The two Beatles songs that started pop music’s intellectual revolution
There are many reasons why pop music took centre stage during the sixties. Admittedly, one of the largest contributing factors was the increased spending power of a brand new subculture known as ‘teenagers’. With more money than ever, teenagers were the newest spenders on the market and everybody wanted their cash, it meant investment was found for those things that teens enjoyed like new attainable motor vehicles, an increase in teen-focused films and, of course, a wealth of investment in pop music. That said, the longevity of pop music was largely down to The Beatles and the intellectualisation of their art.
When the Fab Four of John Lennon, Paul McCartney, George Harrison and Ringo Starr first burst onto the scene they made records and money for their label at a furious rate. But while the songs were perfect pop fodder, they didn’t really land as an authentic piece of art and were never truly seen as such. Instead, those early songs were more keenly seen as throwaway tracks for dancehalls and teen bedrooms. That would soon all change as the band began to write songs that expressed their emotions more resolutely. Many people will point to the meeting of Bob Dylan and the following album Rubber Soul but, in fact, it arrived a lot earlier with two songs ‘It Won’t Be Long’ and ‘Not A Second Time’.
Both songs were taken from the band’s follow-up record With The Beatles and displayed not only a keen sense of wordplay and musical chops but, according to one music critic at the time, the Aeolian cadence of the song. The review, titled ‘What Songs the Beatles Sang’, is largely regarded as the first time The Beatles were considered to be more than poster boys for teen girls’ rooms. Written for The Times by William Mann, the article would go on to determine the band’s path to musical maestros, transcending pop and every other genre to be solely unique and ubiquitous with the word ‘legacy’.
“‘It Won’t Be Long’ is mine. It was my attempt at writing another single,” Lennon told David Sheff in 1980. “It never quite made it. That was the one where the guy in the London Times wrote about the ‘Aeolian cadences of the chords’ – which started the whole intellectual bit about The Beatles.” In fact, Mann was writing about ‘Not A Second Time’ when he mentioned those words but there’s a lot to be said for ‘It Won’t Be Long’ and its intellectual integrity too.
Though primarily written by Lennon, his songwriting partner McCartney certainly helped and has always shared a fondness for the song thanks to their clever wordplay, “I was doing literature at school, so I was interested in plays on words and onomatopoeia,” McCartney told Barry Miles for Many Years From Now. “John didn’t do literature but he was quite well-read, so he was interested in that kind of thing. Like the double meaning of ‘please’ in a line like ‘Please, lend a little ear to my pleas’ that we used in ‘Please Please Me’. We’d spot the double meaning.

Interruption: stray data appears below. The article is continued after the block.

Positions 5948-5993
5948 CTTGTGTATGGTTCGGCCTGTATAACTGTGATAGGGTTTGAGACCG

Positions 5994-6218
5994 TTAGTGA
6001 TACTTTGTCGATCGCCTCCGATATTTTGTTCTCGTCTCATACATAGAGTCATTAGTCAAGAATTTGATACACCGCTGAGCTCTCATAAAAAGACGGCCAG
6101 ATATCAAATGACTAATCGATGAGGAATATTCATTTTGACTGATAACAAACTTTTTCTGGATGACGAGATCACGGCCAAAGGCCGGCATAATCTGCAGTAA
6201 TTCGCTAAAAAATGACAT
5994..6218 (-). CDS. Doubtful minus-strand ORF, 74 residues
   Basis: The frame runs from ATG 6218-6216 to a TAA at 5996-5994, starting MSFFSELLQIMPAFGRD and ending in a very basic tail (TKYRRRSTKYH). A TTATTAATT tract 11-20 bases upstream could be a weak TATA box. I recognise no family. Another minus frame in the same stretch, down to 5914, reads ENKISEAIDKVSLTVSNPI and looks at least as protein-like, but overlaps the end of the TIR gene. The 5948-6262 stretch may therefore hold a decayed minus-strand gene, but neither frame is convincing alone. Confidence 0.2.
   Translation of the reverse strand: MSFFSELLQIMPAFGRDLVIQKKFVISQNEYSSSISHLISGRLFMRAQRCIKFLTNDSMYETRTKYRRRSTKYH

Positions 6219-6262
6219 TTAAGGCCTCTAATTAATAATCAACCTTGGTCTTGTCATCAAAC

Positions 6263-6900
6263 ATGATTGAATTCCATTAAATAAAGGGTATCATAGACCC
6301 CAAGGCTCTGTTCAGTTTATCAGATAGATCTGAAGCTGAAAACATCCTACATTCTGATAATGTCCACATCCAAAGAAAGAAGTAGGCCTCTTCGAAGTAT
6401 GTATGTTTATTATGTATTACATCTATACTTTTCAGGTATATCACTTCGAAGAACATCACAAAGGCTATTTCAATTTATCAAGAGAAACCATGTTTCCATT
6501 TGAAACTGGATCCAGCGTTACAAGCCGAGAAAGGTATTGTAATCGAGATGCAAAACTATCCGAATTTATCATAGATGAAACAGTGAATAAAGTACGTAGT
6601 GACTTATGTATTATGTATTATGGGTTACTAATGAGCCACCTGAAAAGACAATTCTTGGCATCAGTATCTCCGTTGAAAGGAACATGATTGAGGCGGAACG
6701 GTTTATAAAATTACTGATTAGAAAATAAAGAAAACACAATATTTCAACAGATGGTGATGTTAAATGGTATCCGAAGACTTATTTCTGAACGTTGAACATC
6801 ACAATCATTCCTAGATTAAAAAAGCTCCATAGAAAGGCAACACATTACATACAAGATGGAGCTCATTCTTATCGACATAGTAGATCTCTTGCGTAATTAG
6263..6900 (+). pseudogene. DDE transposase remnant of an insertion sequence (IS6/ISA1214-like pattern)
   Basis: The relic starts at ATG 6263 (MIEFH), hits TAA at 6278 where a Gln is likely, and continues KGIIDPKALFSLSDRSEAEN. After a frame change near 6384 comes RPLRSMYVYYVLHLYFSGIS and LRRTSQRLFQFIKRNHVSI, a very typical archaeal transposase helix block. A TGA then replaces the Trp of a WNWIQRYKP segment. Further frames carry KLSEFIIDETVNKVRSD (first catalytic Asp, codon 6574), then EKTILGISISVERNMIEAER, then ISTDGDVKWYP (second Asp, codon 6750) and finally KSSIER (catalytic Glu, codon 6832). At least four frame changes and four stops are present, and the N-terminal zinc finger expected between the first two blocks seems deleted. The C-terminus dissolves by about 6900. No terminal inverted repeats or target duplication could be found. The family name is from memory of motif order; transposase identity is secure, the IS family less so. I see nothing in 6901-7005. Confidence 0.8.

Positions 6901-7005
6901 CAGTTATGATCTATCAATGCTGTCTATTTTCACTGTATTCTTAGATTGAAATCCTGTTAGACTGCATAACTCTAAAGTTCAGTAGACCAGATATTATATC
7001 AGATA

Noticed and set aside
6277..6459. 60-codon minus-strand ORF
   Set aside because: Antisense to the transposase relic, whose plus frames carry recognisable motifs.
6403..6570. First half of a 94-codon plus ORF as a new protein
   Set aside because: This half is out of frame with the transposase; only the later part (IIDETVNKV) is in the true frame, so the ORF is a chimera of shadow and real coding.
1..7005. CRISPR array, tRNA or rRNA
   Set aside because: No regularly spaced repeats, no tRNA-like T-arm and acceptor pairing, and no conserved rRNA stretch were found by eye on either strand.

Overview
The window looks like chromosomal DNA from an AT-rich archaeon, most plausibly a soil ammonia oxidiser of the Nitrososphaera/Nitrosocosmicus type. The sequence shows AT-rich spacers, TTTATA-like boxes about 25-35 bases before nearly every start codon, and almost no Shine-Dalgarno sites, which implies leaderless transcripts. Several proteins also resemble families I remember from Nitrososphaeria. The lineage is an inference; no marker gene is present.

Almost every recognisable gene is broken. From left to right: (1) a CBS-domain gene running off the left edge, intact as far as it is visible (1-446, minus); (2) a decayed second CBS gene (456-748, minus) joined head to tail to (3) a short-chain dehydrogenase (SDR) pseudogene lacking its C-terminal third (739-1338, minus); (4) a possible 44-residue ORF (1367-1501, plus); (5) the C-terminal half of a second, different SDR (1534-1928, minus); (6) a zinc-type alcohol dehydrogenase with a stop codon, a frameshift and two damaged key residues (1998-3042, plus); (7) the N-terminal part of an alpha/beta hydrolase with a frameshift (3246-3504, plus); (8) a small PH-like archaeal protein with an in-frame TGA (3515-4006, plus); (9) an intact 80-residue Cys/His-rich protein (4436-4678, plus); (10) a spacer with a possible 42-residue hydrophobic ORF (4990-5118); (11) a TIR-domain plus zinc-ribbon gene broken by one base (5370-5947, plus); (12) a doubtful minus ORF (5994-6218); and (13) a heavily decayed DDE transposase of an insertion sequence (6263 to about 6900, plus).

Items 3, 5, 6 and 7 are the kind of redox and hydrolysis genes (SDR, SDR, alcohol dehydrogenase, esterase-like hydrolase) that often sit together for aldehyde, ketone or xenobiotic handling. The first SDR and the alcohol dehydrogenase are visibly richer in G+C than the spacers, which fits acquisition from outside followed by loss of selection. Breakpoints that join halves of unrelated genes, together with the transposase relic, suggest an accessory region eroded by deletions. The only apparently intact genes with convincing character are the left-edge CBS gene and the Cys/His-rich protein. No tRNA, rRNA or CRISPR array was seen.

“I think everyone did, by the way, it was not just the genius of us! In ‘It won’t be long till I belong to you’ it was that same trip,” he added. “We both liked to try and get a bit of double meaning in, so that was the high spot of writing that particular song. John mainly sang it so I expect that it was his original idea but we both sat down and wrote it together.” For this reason, and because of Lennon’s assertions of the myth, ‘It Won’t Be Long’ has often been cited as the first move into their intellectual sound.
It was, however, ‘Not A Second Time’ that was actually spoken about by Mann. He wrote: “Harmonic interest is typical of their quicker songs, too, and one gets the impression that they think simultaneously of harmony and melody, so firmly are the major tonic sevenths and ninths built into their tunes, and the flat submediant key switches, so natural is the Aeolian cadence at the end of ‘Not A Second Time’ (the chord progression which ends Mahler’s Song of the Earth).” It was a passage which would see The Beatles, and pop music along with them, finally be elevated into the sphere of ‘art’, despite no member of the band really knowing what ‘Aeolian cadences’ ever were.
“I still don’t know what it means at the end,” said Lennon in Anthology. “But it made us acceptable to the intellectuals. It worked and we were flattered. I wrote ‘Not A Second Time’ and, really, it was just chords like any other chords. To me, I was writing a Smokey Robinson or something at the time.” It was as simple as that, with Lennon even joking, “To this day I don’t have any idea what they are. They sound like exotic birds.”
It’s hard to quantify to an audience in 2020 just how landmark this review was for The Beatles. Before Mann, a respected music critic more concerned with Bach than The Beatles had written his piece for the established Times, the band were just a pop group for teens. After he had written the article they walked around with a badge of commendation and the recognition of the entire music world. Things were about to get serious and the intellectual revolution of pop had begun.